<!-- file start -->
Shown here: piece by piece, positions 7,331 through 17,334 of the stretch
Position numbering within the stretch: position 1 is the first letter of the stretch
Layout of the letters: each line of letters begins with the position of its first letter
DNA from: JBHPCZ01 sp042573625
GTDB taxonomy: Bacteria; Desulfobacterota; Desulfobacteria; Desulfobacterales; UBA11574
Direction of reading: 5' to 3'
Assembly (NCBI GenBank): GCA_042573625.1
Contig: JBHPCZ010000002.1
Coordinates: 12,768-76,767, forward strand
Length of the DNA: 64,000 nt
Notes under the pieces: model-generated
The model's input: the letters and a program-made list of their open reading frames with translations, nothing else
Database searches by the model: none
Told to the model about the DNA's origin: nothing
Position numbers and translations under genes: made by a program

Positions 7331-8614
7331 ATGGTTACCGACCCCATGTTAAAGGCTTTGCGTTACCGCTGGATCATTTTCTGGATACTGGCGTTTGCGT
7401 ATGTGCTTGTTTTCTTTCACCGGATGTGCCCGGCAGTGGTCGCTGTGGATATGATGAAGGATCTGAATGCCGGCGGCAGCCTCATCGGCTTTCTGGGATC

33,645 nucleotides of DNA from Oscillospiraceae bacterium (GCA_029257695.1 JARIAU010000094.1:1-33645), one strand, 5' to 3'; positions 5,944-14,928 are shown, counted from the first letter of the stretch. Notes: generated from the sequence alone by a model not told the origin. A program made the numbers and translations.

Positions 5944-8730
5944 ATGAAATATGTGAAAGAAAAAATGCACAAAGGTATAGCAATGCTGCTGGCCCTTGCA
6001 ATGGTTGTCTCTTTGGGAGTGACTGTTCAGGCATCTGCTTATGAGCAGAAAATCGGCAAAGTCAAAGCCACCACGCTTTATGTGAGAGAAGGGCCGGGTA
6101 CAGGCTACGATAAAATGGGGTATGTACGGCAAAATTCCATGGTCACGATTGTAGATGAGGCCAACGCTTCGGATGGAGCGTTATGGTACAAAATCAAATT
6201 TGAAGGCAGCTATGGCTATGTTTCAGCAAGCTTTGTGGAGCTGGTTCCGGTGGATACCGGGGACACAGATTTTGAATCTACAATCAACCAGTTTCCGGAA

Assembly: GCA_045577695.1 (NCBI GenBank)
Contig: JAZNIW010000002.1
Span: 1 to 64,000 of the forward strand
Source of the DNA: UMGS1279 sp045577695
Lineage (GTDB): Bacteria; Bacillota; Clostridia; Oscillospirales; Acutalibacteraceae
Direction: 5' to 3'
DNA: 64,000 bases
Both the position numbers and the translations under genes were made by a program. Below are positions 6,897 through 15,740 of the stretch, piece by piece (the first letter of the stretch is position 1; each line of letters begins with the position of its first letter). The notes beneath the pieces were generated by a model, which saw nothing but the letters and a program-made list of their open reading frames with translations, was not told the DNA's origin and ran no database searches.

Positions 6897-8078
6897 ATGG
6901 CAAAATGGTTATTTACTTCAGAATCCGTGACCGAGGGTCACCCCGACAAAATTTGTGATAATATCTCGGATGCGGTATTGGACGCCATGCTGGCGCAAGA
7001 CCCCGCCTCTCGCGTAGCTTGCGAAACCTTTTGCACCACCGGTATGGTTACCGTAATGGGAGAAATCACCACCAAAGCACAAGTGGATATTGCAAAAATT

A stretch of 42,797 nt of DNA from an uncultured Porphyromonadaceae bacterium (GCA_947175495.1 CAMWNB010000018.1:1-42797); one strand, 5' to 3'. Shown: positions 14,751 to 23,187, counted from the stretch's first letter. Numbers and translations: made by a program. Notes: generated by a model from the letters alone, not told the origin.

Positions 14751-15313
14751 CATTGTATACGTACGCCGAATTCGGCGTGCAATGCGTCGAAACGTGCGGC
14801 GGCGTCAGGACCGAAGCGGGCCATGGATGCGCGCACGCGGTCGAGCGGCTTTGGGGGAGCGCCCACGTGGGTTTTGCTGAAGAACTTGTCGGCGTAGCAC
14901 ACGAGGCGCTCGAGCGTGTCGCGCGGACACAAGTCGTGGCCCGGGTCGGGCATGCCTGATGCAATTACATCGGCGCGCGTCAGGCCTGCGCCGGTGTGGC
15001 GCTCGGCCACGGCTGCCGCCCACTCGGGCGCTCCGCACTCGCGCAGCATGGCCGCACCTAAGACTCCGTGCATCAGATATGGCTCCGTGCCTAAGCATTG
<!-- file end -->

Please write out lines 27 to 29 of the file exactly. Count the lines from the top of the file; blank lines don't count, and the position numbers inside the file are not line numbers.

Span: 1 to 64,000 of the forward strand
Source of the DNA: UMGS1279 sp045577695
Lineage (GTDB): Bacteria; Bacillota; Clostridia; Oscillospirales; Acutalibacteraceae